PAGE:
by Bonnie Anderson and Dan Webster
This movie makes it abundantly clear how deep rooted racism in this country really is.
It’s a sobering look at a piece of Civil War history that’s not widely known. It’s probably a side of Confederate Mississippi many would like to keep quiet. If our nation were a family in therapy, not every family member would want to deal with this part of our history. But we must as families, communities, parishes, dioceses, states and regions if we are to heal the gaping wounds of racism, bigotry and xenophobia.
After seeing a “historical” drama we may wonder which parts of the film were actually true and which parts were invented. In this film there’s no need to wonder. The film’s writer and director, Gary Ross, has made the facts and the inventions perfectly clear in a website where approximately 36 scenes and topics are documented and explained.
The website also provides a source list and access to the actual sources used. This kind of historic accountability to film goers is a “first” in film-making history and sets a pretty high bar for future directors of historical dramas who may choose to leave the audience still wondering about what is real history and what is imaginative license.
Newton Knight, masterfully played by Matthew McConaughey, leads an uprising against the Confederates. Johnny Reb soldiers are taking crops and livestock to feed the troops. Poor farmers and runaway slaves team up. Knight was an ally to the renegade slaves and we could not help but wonder if he rightly should have had a supporting role instead of the lead.
Knight served as a medic in the Confederate Army but walked away. You may be surprised to learn there were Confederate dissidents, many of whom deserted when learning that sons of plantation owners were exempt from the draft if their fathers owned a certain number of slaves. It was too much to risk their lives to keep the rich, rich. That realization initially prompted Newt Knight too, but soon he became an ally to “run-away” slaves affirming that “you can’t own a child of God”.
The “R” rating reflects the gruesome aspects of this country’s bloodiest war. There’s ample on-screen evidence of the human toll that war took and makes a very good case of the futility of warfare. But the editing between events in the 19th century and how it affected the trial of a Knight descendent in the 20th century is powerful. It shows just how we are a product of our history and the work still necessary to right the wrongs of decades.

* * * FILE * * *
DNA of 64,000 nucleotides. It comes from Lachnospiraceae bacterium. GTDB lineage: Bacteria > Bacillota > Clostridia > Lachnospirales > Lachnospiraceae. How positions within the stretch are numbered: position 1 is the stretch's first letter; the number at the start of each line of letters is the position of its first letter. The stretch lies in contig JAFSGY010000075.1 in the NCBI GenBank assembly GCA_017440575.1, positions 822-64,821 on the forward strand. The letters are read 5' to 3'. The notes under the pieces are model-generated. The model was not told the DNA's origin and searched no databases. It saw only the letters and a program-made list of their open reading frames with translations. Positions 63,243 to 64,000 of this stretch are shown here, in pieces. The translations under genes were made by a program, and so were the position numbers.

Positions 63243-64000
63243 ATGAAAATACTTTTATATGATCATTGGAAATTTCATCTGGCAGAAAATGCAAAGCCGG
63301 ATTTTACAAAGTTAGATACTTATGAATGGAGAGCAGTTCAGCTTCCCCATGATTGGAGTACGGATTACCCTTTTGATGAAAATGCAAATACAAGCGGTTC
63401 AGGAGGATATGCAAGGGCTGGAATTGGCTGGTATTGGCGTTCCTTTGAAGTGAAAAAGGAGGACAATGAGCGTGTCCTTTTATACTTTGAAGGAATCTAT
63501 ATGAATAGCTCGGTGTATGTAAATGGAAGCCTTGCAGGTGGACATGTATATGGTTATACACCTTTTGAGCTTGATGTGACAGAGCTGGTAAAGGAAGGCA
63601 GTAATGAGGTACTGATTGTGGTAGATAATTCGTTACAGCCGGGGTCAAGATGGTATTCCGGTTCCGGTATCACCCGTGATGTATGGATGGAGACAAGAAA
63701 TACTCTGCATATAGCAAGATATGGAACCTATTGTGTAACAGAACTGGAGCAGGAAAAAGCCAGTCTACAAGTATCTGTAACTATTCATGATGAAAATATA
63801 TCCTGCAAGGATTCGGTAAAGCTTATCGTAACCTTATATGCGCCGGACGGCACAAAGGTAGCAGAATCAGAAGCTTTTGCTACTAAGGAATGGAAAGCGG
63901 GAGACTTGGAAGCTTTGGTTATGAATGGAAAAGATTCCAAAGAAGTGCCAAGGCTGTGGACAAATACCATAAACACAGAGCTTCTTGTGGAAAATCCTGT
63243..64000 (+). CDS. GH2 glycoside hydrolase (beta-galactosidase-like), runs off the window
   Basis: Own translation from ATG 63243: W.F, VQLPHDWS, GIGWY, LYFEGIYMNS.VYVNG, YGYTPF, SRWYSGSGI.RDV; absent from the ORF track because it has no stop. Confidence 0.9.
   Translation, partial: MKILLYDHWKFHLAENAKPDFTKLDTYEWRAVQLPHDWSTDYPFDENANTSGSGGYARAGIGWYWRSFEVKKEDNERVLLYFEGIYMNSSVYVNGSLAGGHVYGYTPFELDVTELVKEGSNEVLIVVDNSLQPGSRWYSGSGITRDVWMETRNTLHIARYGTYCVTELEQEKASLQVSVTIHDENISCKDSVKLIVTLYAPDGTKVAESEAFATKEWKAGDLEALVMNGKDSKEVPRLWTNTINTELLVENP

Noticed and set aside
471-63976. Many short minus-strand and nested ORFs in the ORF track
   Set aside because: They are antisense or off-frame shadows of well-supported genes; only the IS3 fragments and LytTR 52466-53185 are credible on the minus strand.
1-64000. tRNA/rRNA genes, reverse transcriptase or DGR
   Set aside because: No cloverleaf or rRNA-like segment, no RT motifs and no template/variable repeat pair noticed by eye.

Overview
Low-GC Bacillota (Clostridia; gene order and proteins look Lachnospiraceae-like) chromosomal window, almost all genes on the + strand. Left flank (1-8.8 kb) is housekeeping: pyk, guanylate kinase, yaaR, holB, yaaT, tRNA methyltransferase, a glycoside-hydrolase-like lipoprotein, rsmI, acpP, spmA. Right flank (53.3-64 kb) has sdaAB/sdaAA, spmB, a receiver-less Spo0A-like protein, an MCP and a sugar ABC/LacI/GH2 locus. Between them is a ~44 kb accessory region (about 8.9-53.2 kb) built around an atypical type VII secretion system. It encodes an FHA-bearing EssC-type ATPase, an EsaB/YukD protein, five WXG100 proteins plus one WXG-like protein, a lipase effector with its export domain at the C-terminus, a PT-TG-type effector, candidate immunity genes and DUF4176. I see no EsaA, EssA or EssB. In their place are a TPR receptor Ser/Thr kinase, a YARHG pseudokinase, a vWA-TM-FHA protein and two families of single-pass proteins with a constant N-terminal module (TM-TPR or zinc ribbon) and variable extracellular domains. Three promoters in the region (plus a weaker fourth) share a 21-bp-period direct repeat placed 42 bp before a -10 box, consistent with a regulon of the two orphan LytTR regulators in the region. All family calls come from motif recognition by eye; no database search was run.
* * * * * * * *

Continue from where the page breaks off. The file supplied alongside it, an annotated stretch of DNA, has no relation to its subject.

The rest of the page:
God shows up often here. Secessionists and slaves find comfort in words from the Bible. Burying a young boy killed in battle, Knight reads from Psalm 139 as he leads a graveside service. Other scenes quote Scripture and remind us of Abraham Lincoln’s observation that both sides claimed to have God on their side.
The film is poignant, not only for its reminder and illumination of the sins of slavery, but also for its portrayal of the horrific events inflicted on people of color in the south following the Civil War and during “Reconstruction.”
This film’s definitely one our readers should see. After all these years, this film, sadly enough, is timely. Moses Washington (Mahershala Ali) former slave, dissident and register of voters post-Civil War summed it up when he said, “You can’t own a child of God”.
In the current atmosphere of repealing part of the Voting Rights Act, of the disproportionate deaths of young black men and women by police or security guards, of the covert and overt use of racist language in our partisan political life, we would all do well to be reminded where we have been. If we do that we can chart a course to that beloved community the Rev. Dr. Martin Luther King, Jr., talked of so frequently. It’s time we move from dreaming to living free.
Bonnie Anderson is a very active lay leader in her parish, diocese and in the wider Episcopal Church. She is an experienced community organizer and lives in suburban Detroit. Dan Webster is an Episcopal priest in Baltimore, Maryland and a former broadcast news executive. But don’t expect only east coast urban perspectives here. As it turns out, they both grew up in Southern California. They blog about films and faith at Faith Reels